Pore-scale Modeling of Battery and Fuel Cell Performance Webinar
NSERC CREATE ME2
Materials for Electrochemical Energy Solutions
Waterloo Electrochemical Society Student Chapter
July 29th , 2020
10 – 11am MST
We are pleased to invite you to join the NSERC CREATE ME2 and Waterloo Electrochemical Society Student Chapter (WatECS) for a webinar created to discuss the pore-scale modeling of electrochemical devices, with a focus on the structure-performance of lithium-ion cathode materials and PEMFC catalyst layers. This talk will focus on the pore network approach to modeling electrodes at the pore scale, which offers the ability to study the structure-performance relationship in substantially less computational time than conventional computational approaches.
This webinar will be delivered by Dr. Jeff Gostick, Associate Professor, Department of Chemical Engineering, at The University of Waterloo. Dr. Gostick leads the Porous Materials Engineering & Analysis Lab (PMEAL), and his group is the lead developer of OpenPNM and PoreSpy, two open-source software packages for studying porous materials at the pore-scale.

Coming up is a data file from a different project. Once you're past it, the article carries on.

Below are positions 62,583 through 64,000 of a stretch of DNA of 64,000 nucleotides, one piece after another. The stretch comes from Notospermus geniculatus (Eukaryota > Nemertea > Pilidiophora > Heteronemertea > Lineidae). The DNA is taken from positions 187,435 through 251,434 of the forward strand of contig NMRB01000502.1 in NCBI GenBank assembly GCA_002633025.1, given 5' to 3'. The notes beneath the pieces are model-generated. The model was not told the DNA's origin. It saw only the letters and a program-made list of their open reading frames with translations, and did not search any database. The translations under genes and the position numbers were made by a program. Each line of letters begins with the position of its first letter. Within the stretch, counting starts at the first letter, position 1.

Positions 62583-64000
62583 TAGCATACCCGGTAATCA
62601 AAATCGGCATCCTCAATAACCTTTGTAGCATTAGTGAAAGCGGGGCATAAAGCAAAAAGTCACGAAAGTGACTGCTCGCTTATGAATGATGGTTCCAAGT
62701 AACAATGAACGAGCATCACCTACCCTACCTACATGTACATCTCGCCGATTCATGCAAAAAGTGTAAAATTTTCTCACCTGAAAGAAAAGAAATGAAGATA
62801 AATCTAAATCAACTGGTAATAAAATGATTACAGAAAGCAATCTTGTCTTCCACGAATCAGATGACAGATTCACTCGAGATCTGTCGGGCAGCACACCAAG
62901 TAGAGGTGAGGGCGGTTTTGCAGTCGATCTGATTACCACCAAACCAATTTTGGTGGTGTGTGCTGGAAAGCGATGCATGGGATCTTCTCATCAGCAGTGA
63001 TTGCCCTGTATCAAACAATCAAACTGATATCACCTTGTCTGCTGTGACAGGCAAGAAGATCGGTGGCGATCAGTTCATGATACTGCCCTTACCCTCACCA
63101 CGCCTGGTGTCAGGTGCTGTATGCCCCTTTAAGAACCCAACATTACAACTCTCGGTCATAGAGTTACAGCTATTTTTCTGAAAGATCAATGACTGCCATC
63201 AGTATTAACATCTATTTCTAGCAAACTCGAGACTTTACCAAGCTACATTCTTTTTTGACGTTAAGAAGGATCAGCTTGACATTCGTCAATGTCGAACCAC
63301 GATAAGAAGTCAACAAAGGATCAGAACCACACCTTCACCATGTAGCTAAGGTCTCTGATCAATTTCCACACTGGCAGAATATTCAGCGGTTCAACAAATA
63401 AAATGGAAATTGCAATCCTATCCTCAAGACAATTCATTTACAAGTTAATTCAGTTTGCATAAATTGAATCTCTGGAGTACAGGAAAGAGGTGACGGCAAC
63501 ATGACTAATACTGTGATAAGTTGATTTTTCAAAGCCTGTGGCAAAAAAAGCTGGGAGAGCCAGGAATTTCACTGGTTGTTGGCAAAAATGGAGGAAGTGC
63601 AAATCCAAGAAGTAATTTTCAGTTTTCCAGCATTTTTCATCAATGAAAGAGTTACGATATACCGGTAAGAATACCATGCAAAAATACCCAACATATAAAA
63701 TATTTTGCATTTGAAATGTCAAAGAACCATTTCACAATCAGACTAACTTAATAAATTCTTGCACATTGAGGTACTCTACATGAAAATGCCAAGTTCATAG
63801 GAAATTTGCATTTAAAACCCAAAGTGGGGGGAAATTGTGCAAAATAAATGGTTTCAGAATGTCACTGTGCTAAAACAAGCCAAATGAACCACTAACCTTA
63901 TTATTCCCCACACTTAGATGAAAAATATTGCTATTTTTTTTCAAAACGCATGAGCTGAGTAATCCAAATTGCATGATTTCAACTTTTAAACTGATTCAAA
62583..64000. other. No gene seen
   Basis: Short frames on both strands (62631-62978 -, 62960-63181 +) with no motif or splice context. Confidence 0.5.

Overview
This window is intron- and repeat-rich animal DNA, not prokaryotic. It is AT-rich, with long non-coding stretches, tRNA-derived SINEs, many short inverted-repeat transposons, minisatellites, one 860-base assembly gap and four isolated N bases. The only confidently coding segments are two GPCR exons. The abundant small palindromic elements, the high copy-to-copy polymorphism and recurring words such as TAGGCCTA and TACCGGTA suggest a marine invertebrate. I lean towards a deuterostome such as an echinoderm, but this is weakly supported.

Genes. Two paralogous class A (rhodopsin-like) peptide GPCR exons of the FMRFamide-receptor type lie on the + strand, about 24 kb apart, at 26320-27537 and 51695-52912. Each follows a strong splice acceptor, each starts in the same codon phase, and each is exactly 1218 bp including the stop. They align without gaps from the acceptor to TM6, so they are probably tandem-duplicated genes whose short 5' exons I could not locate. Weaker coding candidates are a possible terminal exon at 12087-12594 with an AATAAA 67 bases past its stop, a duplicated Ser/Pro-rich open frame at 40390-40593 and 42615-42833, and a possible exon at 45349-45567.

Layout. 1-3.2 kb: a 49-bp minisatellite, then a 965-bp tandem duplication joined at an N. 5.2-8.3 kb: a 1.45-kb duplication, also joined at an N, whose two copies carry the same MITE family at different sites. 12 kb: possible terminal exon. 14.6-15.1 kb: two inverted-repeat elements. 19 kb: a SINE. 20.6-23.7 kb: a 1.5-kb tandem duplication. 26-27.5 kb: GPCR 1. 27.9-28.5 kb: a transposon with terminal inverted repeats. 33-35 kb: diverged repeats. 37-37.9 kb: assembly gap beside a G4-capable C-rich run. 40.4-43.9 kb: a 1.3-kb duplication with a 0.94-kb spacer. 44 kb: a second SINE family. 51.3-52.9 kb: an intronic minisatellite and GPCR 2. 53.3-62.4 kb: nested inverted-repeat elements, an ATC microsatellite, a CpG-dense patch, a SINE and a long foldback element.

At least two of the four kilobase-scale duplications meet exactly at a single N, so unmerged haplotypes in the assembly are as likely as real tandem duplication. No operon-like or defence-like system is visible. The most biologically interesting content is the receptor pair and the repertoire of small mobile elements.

The presentation will outline the general approach for pore network modelling of the complex multiphysics involved in electrode reactions. Starting with the extraction of networks from tomograms (both traditional solid-void binary images as well as multiphase images of Li-ion cathodes consisting of void, active material, and binder), leading into the construction of accurate representations of the pore network structure, followed by a description of the mathematics of the physics being considered and discussion of some developments in implementing true multiphysics within the PNM framework.
The presentation will then introduce, via case studies, several of the recent accomplishments that his group have made using PNMs. Firstly, fuel cell catalyst layers result will be presented. This was conducted using networks obtained from pFIB-SEM serial sections, which produces images with 2nm voxel resolution. The incorporation of partitioning at the gas-ionomer interface and the role of ionomer thin films in ion conduction are both accessible within this model. Next, Dr. Gostick will discuss the application of PNMs to Li-ion cathodes. This work was done in collaboration with Electrochemical Innovation Lab at University College of London (UCL). Network models were extracted from 3-phase tomograms including void, active material, and the carbon binder phase, and validated against direct numerical simulation. Preliminary results will be shown highlighting the ability of PNMs to simulate transient discharge behavior in Li-ion.